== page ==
OTTAWA - The federal Liberals will appoint a group of advisers, led by Ontario's former health minister, to explore options for a national program to cover the cost of prescription drugs - and are already making it easier to cover the cost of cannabis-based pharmaceuticals.
The two measures, while unrelated, form part of a trinity of major drug initiatives in Tuesday's federal budget, the third being a $231-million package of steps that aims to confront Canada's escalating opioid crisis, including $150 million in emergency funding.
The next year will see former Ontario health minister Eric Hoskins head up an advisory council to come up with options on how to create a national pharmacare program - a program that the parliamentary budget watchdog has warned could cost $19 billion a year.
An estimated 10 per cent of Canadians can't afford their prescription drugs each year, the Liberals say.
“We're trying to get at this issue. It's a really important issue,” Finance Minister Bill Morneau told a news conference Tuesday before the budget was tabled.
“It's, in our estimation, just not acceptable that a significant subset of the population doesn't have access to pharmaceutical products.”
Morneau didn't give a timeline on when the council will have to report its findings - fuelling speculation that the Liberals plan to make pharmacare a centrepiece of its 2019 election campaign and take away a key talking point for NDP Leader Jagmeet Singh.
In the meantime, the Liberals say they won't apply new sales taxes to cannabis-based pharmaceutical products that can be obtained with a prescription.
Nor will taxes be applied to oils that contain low amounts of THC, the primary psychoactive element in marijuana, that are used by children with certain medical conditions.
As well, the government says it plans to look at creating a rebate program to retroactively reimburse patients an unspecified amount for taxes already paid on cannabis-based pharmaceuticals.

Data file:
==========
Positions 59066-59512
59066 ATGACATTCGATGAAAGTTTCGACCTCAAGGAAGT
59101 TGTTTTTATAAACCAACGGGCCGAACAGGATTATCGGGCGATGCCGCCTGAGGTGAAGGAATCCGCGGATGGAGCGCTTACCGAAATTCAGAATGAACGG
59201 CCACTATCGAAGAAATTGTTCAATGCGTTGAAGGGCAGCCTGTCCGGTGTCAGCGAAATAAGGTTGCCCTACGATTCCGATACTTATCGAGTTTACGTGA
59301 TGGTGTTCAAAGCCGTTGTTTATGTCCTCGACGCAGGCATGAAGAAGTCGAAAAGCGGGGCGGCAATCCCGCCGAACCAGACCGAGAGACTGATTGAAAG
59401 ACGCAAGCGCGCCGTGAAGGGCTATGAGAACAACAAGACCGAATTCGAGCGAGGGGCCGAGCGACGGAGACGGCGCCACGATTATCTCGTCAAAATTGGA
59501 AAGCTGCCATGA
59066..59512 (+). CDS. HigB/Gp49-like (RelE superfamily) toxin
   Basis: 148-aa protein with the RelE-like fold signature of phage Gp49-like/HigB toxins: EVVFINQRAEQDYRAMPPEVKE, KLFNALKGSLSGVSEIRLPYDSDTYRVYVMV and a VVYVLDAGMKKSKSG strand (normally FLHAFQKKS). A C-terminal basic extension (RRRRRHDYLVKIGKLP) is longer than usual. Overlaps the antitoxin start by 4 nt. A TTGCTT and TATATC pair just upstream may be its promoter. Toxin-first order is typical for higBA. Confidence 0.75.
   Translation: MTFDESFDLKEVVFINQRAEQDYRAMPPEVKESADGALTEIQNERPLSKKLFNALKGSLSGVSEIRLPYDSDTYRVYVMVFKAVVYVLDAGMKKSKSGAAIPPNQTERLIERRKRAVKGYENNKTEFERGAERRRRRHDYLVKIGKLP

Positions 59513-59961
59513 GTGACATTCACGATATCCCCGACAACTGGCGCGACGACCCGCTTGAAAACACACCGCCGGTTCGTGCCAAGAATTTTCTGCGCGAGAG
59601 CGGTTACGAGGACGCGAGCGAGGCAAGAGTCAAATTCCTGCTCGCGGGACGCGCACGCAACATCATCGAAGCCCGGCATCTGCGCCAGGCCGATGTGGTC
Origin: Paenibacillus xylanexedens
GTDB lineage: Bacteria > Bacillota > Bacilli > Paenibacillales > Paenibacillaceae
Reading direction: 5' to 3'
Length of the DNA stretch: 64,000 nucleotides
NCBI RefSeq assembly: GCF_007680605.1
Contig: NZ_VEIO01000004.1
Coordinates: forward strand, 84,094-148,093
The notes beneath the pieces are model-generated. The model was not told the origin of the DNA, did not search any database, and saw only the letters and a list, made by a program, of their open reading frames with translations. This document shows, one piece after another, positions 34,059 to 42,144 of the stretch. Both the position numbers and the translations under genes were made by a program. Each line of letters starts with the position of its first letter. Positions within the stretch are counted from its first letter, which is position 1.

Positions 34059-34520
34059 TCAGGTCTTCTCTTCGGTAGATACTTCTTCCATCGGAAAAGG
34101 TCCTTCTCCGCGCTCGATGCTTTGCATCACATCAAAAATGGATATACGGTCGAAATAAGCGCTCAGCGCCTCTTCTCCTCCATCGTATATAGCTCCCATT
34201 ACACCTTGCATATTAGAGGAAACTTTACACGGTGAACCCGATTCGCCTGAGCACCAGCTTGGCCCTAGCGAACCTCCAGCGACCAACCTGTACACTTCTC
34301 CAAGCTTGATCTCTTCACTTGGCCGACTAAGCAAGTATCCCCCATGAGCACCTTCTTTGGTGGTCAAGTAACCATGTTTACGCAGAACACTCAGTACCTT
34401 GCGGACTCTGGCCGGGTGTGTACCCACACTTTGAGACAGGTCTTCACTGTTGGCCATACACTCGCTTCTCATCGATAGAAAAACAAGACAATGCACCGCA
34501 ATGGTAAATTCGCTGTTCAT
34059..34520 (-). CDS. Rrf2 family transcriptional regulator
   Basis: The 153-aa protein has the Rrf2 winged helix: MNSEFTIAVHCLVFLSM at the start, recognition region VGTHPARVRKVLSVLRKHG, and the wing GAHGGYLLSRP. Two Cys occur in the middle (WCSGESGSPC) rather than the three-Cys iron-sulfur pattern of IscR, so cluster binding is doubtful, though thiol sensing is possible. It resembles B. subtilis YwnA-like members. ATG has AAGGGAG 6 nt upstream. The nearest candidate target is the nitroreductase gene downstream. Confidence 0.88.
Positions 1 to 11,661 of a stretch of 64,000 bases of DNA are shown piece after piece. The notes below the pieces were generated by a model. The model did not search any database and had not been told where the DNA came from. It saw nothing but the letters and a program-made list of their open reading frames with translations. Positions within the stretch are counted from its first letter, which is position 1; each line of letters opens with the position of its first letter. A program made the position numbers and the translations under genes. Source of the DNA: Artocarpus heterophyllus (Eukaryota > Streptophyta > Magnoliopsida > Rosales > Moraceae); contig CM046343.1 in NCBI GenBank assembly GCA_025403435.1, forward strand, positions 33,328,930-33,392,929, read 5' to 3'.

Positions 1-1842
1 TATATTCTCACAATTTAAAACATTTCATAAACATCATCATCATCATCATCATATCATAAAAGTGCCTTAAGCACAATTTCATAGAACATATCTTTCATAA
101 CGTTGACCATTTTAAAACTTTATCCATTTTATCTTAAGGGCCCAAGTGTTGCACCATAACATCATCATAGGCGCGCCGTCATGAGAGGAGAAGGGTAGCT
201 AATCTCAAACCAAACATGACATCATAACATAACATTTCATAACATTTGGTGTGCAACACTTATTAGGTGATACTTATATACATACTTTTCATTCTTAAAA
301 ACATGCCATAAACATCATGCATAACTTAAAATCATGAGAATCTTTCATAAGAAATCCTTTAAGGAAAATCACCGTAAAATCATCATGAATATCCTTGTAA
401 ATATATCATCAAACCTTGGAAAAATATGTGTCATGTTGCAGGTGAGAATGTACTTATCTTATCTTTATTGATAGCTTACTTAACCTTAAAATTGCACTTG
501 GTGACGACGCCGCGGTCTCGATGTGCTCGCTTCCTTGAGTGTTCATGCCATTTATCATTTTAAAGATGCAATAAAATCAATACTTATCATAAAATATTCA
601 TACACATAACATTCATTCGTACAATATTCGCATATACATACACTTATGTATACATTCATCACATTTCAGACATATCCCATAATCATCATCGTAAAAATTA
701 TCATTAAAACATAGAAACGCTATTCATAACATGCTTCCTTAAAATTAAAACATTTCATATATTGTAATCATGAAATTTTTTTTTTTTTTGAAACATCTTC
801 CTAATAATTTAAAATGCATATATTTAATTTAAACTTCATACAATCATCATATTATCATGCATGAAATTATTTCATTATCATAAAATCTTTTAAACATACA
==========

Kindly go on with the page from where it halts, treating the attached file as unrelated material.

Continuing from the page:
Taxes on marijuana will amount to $1 per gram, or 10 per cent of product price, when a legalized cannabis regime comes into effect by this fall. The federal government will keep up to $100 million on the new taxes as part of a cost sharing split that will see three-quarters of cannabis tax revenue flow to provinces and territories.
The Opposition Conservatives have chided the government for moving too fast on legal pot, suggesting there are outstanding public safety issues that need to be addressed.
The budget outlines $62.5 million over five years beginning this year for public education programs around cannabis use, and a further $20 million over five years for research by the Mental Health Commission of Canada and the Canadian Centre on Substance Use and Addiction.
The Liberals are also spending $80.5 million over five years starting this year to reduce tobacco use, particularly in Indigenous communities, and raising taxes on cigarettes by $1 per carton.
On opioids, provinces and territories will receive $150 million in emergency funding this year to deal with a crisis that is projected to claim more than 4,000 lives this year.
The balance of the $231.4 million will go towards public education campaigns, better access to public health data and new equipment and tools to allow border agents to better detect dangerous opioids like fentanyl before they enter the country.